A very important feature of currency variance risk premiums is
their correlation structure. On the one hand, the stock and the
currency variance risk premium do not show a consistent correlation
pattern--e.g., XVPs' correlation with the U.S. VP ranges from -0.46
to 0.27. On the other hand, the correlation between XVP pairs
increases with the horizon considered--ranging from 0.07 to 0.38 at
1-month, from 0.28 to 0.62 at 3-month, and from 0.60 to 0.86 at
6-month horizon. For the 1-month XVPs, the first principal
component only explains 48 percent of the total variation. This
percentage increases to 63 percent when we consider only 3-month
XVPs and is as high as 83 percent for the 6-month XVPs.^{3}Our
empirical finding below will show that XVPs tend to forecast
currency returns at a longer 6-month horizon, which may also be
related to our theoretical model's implication that there is a
common uncertainty factor unique to all currency pairs.

Figure 3 displays the stock variance risk premiums (VP) for the U.S. (US), Japan (JA), the U.K. (UK), and Germany (GE) while Table 3 reports their summary statistics and cross correlations. Annualized stock VPs are averaged around 77.59 to 150.09 (percentage squared), highly volatile with standard deviations between 375 and 445, negatively skewed about -2.25 to -5.55, and with high kurtosis between 15 and 52. Their AR(1) coefficients range from positive significant (U.S. and UK) to indifferent from zero (JA, and GE). In line with the preliminary evidence in Bollerslev, Marrone, Xu, and Zhou (2012) and Londono (2012), stock variance risk premiums are highly correlated across countries with a correlation between 0.49 and 0.84. The first principal component of the VPs explains 76 percent of the total variation while the first and second components already explain 89 percent.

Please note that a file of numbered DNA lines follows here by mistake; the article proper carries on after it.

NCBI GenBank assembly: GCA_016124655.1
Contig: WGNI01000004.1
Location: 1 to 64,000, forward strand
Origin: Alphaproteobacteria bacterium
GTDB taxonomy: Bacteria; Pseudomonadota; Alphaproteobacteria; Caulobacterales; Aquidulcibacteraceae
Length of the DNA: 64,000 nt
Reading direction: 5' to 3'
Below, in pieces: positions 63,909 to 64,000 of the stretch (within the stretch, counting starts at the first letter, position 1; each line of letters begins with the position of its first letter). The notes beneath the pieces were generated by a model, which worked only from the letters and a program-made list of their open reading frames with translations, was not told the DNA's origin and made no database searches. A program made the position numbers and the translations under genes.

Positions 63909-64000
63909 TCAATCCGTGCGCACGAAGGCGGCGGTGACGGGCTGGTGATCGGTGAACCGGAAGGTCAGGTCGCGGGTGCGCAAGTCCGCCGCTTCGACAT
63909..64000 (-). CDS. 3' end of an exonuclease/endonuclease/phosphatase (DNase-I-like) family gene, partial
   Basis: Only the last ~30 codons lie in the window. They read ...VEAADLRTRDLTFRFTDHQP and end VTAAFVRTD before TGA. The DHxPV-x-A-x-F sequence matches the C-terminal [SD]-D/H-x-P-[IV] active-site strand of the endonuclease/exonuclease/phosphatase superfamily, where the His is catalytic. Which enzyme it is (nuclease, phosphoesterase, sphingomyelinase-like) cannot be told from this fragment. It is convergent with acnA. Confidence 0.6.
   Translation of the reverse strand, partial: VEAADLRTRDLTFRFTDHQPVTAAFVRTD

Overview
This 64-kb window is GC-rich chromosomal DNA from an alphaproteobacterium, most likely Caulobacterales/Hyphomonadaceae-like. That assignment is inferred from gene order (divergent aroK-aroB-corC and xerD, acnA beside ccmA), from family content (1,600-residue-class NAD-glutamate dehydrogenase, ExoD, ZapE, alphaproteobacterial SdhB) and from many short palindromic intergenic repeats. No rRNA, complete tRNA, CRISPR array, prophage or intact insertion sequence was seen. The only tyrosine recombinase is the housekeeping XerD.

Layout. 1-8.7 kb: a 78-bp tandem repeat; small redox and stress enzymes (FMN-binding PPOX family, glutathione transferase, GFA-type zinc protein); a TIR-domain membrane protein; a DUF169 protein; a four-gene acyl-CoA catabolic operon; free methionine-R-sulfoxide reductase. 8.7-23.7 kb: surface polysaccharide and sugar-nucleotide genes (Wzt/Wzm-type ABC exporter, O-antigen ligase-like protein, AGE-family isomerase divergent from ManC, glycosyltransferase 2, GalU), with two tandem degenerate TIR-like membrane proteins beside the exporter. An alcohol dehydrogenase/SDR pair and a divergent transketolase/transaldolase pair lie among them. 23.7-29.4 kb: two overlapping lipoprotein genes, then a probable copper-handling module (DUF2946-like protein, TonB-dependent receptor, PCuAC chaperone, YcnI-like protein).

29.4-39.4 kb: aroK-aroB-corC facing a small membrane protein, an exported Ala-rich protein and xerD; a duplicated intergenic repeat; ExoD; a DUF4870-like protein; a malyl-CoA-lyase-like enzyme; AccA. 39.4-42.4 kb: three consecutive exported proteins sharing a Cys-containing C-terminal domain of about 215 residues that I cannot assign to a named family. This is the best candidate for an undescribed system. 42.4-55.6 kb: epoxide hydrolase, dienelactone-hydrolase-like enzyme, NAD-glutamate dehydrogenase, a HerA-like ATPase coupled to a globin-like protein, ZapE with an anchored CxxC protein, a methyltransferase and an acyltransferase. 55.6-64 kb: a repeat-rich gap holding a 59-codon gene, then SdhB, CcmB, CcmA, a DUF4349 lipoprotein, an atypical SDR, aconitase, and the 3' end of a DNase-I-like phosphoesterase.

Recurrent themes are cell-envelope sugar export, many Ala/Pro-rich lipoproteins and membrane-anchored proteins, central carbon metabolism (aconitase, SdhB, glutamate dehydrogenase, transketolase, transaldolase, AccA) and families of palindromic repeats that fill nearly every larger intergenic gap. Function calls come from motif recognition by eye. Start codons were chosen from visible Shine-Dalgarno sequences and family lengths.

In the rest of this section, we investigate up to what extent exchange rate dynamics can be explained by currency and stock variance risk premiums.

The uncovered interest-rate parity (UIP) predicts that the
expected *appreciation* of the foreign currency must equal
the difference between domestic and foreign interest rates; such
that an investor is indifferent between holding a domestic or a
foreign bond. However, vast empirical evidence since Fama (1984) have found exactly the opposite--an increase in the
domestic interest rate corresponds rather to a
*depreciation* of the foreign currency. The UIP violation is
especially challenging at short horizons (Hodrick, 1987), and here we provide evidence that the stock
and currency variance risk premiums (VPs and XVPs) help explain the
predictable time-variation in exchange rates. Our empirical
regression setup is

(2) |

where is the log of the exchange rate (in dollars over any of the foreign currencies considered), and is the interest rate differential for period zero-coupon bonds between the U.S. and the foreign country.

Table 4 reports the
predictive power of the variance risk premium measures over the
-months ahead appreciation rates. Our results
suggest that the U.S. stock variance premium plays the key role in
explaining the future appreciation rate for all currencies
considered especially at the short 1-month horizon (columns 1 to
3).^{4} In particular, following an increase
in the U.S. VP, the (1-month ahead) dollar tends to appreciate with
respect to the Yen and depreciate with respect to European
currencies. The statistical significance is above the 1 percent
level for all currencies at the 1-month horizon, above the 1
percent level for the Yen and Pound at the 3-month horizon, and
above 1 percent level for the Pound at the 6-month horizon. The
predictive power of the stock variance premium over -months ahead appreciation rates remains significant, at
almost the same levels, when we control for the foreign VP instead
of the U.S. VP for all currencies but the Yen at the 1-month
horizon (columns 4 to 6).^{5}